Sunday night, beloved celebrities took to the red carpet for the Academy Awards. Chris Rock hosted and provided laughs and jokes that criticized the Academy and the lack of people of color as nominees. He also let his daughters sell Girl Scout cookies to the audience. It was a fun night filled with excitement and historical moments (shoutout to Leonardo for finally receiving an Oscar).
The moment I want to focus on is my girl, Lady Gaga’s performance. The popstar as recently stepped back as a singer and stepped forward as an activist. She performed her song “Til it Happens to You” featured in the documentary The Hunting Ground, a film addressing college sexual assault and how universities handle (poorly) sexual assault cases. This performance was moving and important. (If you missed it, watch it here)
The man himself, Vice President Joe Biden, introduced Lady Gaga with a beautiful call to action. He stated, “We must and we can change the culture so that abused women or men like the survivors you will see tonight never feel they have to ask themselves ‘what did I do?’ They did nothing wrong.” (Again, why isn’t this man running for president? Is it too late?) Biden’s introduction was the first of many wins for this performance. He challenged the rape culture upfront, putting down victim blaming and empowering survivors. He also reminded the audience that sexual assault happens to people of all genders.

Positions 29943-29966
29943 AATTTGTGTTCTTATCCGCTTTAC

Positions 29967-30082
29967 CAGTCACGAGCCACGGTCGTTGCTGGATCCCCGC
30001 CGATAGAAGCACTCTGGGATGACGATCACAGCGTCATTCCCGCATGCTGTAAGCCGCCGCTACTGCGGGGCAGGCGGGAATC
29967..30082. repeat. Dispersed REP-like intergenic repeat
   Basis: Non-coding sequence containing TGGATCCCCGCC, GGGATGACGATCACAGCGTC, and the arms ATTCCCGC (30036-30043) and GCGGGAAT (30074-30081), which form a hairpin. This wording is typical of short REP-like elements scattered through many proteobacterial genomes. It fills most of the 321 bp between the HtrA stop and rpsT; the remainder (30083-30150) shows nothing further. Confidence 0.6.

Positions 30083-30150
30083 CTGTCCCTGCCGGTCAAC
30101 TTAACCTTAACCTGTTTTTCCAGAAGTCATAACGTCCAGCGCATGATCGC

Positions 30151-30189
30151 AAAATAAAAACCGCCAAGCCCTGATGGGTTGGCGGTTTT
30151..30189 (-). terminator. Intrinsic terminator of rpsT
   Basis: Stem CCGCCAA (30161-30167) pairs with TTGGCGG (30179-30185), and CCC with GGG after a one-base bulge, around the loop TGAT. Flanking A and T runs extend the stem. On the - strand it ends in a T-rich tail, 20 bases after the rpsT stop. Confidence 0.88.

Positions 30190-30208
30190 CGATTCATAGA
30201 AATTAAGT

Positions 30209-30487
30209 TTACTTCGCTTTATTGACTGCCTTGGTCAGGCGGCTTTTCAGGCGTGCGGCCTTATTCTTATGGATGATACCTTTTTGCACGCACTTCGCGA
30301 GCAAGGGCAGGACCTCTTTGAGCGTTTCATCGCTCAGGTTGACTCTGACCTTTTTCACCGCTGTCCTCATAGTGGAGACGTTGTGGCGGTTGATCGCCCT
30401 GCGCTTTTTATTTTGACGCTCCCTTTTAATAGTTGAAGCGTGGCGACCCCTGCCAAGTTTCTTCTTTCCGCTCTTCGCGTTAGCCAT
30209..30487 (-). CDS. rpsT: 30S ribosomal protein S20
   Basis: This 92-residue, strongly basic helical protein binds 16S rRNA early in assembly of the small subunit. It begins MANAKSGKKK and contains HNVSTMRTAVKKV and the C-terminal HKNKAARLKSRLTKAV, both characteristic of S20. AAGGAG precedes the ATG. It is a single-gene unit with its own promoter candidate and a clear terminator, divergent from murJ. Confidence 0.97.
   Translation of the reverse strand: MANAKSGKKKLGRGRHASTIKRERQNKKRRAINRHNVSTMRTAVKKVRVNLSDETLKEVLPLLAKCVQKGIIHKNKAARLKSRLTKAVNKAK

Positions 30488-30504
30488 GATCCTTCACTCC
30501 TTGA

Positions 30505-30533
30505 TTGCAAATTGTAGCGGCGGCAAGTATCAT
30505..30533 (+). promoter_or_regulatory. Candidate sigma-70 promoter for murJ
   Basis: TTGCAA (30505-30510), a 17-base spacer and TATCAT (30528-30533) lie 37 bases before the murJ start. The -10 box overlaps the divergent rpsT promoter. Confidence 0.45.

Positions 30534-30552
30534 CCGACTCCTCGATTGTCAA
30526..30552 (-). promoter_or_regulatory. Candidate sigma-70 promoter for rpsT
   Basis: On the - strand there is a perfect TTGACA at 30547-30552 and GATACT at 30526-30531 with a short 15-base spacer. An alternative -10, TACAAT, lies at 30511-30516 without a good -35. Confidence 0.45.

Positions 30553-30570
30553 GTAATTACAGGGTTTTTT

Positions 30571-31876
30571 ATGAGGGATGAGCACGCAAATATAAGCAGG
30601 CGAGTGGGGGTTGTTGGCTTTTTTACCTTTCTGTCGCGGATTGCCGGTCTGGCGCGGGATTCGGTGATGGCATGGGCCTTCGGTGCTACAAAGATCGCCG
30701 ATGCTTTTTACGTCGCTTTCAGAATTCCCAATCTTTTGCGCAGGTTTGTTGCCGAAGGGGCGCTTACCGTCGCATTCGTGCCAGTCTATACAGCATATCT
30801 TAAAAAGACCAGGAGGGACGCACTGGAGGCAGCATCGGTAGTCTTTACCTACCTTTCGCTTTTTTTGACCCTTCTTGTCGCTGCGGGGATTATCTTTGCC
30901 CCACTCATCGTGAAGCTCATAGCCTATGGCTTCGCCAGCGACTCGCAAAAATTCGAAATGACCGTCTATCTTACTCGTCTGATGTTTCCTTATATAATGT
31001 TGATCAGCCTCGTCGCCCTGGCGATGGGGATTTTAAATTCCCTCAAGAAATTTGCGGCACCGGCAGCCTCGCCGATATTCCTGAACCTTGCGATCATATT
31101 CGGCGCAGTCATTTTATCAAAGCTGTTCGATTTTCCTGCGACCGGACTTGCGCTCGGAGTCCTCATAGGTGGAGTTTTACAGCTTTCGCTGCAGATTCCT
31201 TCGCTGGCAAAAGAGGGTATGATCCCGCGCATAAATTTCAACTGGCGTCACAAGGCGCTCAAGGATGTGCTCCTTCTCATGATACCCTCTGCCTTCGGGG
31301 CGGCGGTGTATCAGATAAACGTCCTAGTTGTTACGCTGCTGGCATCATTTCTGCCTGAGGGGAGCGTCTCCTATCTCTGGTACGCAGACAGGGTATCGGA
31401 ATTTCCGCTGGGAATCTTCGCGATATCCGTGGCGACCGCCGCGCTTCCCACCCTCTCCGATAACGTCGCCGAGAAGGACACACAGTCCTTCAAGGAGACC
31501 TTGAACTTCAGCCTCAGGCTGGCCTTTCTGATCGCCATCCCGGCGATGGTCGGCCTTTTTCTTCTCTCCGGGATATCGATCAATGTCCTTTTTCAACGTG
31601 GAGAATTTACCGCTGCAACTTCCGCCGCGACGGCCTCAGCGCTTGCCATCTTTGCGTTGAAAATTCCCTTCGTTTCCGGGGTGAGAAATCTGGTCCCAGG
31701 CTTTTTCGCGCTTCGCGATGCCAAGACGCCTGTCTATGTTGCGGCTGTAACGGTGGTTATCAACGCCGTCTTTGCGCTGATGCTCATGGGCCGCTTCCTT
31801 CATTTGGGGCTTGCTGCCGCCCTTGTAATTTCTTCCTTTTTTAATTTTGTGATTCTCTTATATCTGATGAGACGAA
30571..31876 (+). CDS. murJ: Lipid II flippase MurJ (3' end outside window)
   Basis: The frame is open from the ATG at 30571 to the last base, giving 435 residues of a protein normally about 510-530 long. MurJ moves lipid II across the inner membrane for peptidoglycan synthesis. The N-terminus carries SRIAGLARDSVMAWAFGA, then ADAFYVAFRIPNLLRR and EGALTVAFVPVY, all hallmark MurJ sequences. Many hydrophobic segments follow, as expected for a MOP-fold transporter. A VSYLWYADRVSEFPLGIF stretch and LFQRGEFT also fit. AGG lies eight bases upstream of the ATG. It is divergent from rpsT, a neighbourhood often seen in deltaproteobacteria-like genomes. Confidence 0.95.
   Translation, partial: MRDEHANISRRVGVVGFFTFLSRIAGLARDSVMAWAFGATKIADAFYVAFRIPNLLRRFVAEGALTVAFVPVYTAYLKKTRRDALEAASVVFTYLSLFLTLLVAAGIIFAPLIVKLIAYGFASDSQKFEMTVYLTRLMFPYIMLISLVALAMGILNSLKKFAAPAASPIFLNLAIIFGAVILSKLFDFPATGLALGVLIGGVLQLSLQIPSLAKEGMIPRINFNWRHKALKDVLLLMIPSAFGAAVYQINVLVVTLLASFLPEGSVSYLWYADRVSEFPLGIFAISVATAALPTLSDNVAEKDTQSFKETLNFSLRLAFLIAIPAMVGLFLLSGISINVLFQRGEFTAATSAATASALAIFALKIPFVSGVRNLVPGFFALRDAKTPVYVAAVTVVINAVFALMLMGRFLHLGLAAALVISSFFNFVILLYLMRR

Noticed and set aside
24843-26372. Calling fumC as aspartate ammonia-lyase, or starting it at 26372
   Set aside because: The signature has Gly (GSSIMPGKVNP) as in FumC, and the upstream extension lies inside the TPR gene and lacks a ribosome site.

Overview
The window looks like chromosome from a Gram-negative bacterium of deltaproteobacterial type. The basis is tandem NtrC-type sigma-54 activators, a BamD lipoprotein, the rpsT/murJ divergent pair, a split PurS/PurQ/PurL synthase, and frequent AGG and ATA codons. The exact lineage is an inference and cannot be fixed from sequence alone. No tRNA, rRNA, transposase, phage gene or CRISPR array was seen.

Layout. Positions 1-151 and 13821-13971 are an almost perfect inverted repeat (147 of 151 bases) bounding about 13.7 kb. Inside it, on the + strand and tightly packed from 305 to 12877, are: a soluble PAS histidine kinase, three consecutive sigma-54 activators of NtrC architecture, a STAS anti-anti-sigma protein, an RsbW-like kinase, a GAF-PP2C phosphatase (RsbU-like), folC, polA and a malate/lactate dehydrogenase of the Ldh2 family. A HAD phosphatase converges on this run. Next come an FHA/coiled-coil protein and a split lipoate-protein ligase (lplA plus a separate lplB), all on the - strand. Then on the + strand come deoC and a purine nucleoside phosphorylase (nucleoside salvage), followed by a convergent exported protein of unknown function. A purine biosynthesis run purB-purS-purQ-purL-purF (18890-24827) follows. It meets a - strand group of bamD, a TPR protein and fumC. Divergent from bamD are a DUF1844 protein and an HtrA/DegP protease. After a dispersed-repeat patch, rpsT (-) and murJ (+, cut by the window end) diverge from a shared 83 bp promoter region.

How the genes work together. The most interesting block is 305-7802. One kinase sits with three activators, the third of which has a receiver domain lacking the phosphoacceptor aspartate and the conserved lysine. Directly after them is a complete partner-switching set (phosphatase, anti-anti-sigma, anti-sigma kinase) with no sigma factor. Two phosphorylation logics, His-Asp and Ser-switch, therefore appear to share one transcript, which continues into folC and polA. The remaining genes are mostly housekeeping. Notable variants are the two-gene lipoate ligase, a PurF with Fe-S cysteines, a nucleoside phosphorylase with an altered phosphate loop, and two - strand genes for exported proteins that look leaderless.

The main act starts. Lady Gaga, a survivor of sexual assault herself, dressed in white with a white baby grand piano starts to sing. We can hear the pain in her voice. The lyrics consist of common statements victims of sexual assault hear as they recover like “it gets better after time.” The fact is if you haven’t been a victim of sexual assault you cannot understand the pain they have gone through. But we must hear their voices, tell them it isn’t their fault, and empower them. This performance was an incredible example of how we do that.
During a huge build up of the song, the back of the stage illuminates and reveals silhouettes of a couple dozen people. These people are survivors of sexual assault. They were diverse and consisted of men and women. They walk forward with confidence to the front of the stage and place themselves around the piano and Gaga. At first it’s hard to tell, but we notice all of them holding their arms out. Along their arms are phrases of encouragement, saying “it’s not your fault” or “survivor.” This stance of solidarity gives me chills just writing about it now, three days later.
It ended with them all holding hands and lifting them up, again showing solidarity. That is how we should respond to sexual assault. No one should feel alone in their recovery or in the weight of being sexually assaulted. It was a visual example of how as a society we need to come together and defeat rape culture. We must recognize the ever growing issue of victim blaming and faults in our own legal system (#FreeKesha). This performance put sexual assault in the audience’s face. Despite the past controversies with this year’s Oscars, this was a crucial opportunity for breaking the silence around sexual assault.
Sexual assault needs to be talked about. We need to stop thinking every victim is lying. We need to convict rapists and give them actual sentences they deserve. We need to get rid of the bullshit surrounding this horrific social problem. We need to take it seriously.